The Big Issue : Edition 445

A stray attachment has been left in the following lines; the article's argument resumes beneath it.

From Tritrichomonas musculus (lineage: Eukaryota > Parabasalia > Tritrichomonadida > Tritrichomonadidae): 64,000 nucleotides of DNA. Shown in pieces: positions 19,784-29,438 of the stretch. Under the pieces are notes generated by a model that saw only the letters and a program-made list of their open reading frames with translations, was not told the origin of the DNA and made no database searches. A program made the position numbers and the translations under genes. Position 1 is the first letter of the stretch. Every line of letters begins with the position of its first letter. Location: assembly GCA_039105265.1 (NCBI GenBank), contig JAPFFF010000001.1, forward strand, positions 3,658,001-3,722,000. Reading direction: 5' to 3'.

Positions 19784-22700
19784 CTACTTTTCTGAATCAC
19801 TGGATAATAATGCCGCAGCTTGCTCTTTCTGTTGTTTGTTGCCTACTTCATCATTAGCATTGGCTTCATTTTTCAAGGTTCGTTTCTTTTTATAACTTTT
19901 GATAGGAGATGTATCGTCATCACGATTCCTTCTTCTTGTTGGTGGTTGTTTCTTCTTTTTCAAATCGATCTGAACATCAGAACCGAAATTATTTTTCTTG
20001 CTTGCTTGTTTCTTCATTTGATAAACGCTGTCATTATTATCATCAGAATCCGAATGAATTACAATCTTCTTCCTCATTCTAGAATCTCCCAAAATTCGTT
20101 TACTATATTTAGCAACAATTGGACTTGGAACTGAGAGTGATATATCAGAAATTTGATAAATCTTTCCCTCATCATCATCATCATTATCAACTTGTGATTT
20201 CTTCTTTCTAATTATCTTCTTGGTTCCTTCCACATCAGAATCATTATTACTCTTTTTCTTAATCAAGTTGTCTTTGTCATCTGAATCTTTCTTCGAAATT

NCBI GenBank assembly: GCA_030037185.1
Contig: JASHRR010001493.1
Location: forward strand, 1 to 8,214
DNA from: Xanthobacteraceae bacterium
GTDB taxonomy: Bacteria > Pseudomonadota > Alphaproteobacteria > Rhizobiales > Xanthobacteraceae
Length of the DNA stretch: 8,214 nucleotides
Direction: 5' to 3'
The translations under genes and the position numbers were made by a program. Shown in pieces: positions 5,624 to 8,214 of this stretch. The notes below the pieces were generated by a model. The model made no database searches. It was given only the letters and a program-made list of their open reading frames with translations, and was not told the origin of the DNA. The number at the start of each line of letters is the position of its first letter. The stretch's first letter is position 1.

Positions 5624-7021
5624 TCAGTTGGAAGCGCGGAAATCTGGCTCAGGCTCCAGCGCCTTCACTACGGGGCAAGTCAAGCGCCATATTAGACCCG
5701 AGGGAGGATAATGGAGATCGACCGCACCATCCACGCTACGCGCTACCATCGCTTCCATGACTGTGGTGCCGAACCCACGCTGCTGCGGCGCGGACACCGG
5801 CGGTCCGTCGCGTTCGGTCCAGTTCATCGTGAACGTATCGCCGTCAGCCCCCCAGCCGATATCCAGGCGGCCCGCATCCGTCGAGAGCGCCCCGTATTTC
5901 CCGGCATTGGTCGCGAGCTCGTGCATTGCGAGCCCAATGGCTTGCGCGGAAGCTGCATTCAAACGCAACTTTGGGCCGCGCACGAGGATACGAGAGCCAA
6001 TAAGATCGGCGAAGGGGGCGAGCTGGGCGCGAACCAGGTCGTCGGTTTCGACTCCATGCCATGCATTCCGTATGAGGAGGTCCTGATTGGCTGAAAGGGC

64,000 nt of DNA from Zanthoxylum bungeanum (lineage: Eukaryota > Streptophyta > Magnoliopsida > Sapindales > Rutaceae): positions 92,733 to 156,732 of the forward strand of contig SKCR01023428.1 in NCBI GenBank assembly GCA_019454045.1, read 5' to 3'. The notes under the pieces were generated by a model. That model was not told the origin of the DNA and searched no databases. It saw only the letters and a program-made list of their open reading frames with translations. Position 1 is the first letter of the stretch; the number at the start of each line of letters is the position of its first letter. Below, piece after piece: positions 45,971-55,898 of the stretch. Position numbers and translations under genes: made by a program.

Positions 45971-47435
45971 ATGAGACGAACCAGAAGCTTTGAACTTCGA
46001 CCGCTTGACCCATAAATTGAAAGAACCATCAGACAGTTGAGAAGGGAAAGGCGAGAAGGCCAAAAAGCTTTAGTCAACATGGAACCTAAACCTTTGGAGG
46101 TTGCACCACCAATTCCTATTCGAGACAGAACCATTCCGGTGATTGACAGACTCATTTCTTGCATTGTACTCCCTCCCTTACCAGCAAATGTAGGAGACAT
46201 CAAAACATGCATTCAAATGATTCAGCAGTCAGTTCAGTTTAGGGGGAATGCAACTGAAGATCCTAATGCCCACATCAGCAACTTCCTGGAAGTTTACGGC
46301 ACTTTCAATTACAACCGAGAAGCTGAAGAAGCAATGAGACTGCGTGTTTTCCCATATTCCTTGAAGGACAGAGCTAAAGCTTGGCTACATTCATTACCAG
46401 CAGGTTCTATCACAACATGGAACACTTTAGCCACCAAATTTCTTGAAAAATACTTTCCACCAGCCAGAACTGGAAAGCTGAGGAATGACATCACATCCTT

www.ausaid.gov.au/volunteer Enrich: (to make life more meaningful). Australian Volunteers for International Development is an Australian Government initiative. Just like Geoff (pictured right), who is currently mentoring farmers in Fiji, you too can enrich your life by sharing your expertise overseas; while being supported with a modest living allowance, accommodation and airfares. RSVP to a free information session or FIND OUT MORE at: www.australianvolunteers.com or phone toll free 1800 331 292. Photo>HarjonoDjoyobisono THeBigissue8–21NOV2013 31 that I’d just finished a degree in physiology and so I said ‘Well, actually I think you’ve got that the wrong way round’. “The tea doesn’t clean your kidneys but, rather, your kidneys clean your blood. They filter one-and-a-half tonnes of blood every day – which is the weight of a car – and they remove 1.5kg of salt and then they throw all of it back into your body except for 80mg, which goes into your urine, because God made a mistake and we’re all just fish gone wrong.” The ABC gave him a regular gig on the spot. From there, Kruszelnicki has gone on to become a Member of the Order of Australia, a National Living Treasure, Sceptic of the Year and Father of the Year (he has three children). An exit survey at the University of Sydney, where Kruszelnicki is a Fellow, found that one in seven students chose a science career specifically because of him (scientificus overachieverus). He’s also worked as a doctor, a taxi driver, a mechanic and a labourer, and was an aspiring politician (he ran for the Senate for the Climate Change Coalition in the 2007 federal election). All of which is to say Kruszelnicki’s come a long way since his childhood as a refugee. Having migrated from Sweden, he spent much of his childhood in a refugee camp on the NSW– Victorian border. “I grew up as a kid who was basically picked on as a ‘reffo’ because the current paradigm was that the country was run by Protestants and Catholics, and so if you were a wog then you didn’t fit in,” he says. “My parents were concentration camp victims and they managed to get out of the war [and] over to Sweden, and then Russia began to get grumbly around Scandinavia. My father had been in Sachsenhausen concentration camp – he was a refugee smuggler, smuggling Jews out of Nazi-occupied Germany... My mother was in Auschwitz.” Has this background shaped his frenetic approach to life? “You can always get more money but you can’t get more time,” he says, pausing for perhaps the first time in nearly an hour. Then he’s off again, espousing a recent study by the University of California on ethics and wealth, and how the two are inversely related. (“In so many of the tests, the wealthy people didn’t have ethics. They’ll cheat and lie... They did seven studies looking at intersections in California and in one study the Mercedes would always be more likely to push through illegally than the poor people’s cars.”) It’s a topic he feels passionately about. And finally, perhaps, we have our most likely classification for the good doctor: scientificus populus. Scientist for the people. by Felicity McLean » Game of Knowns is out now.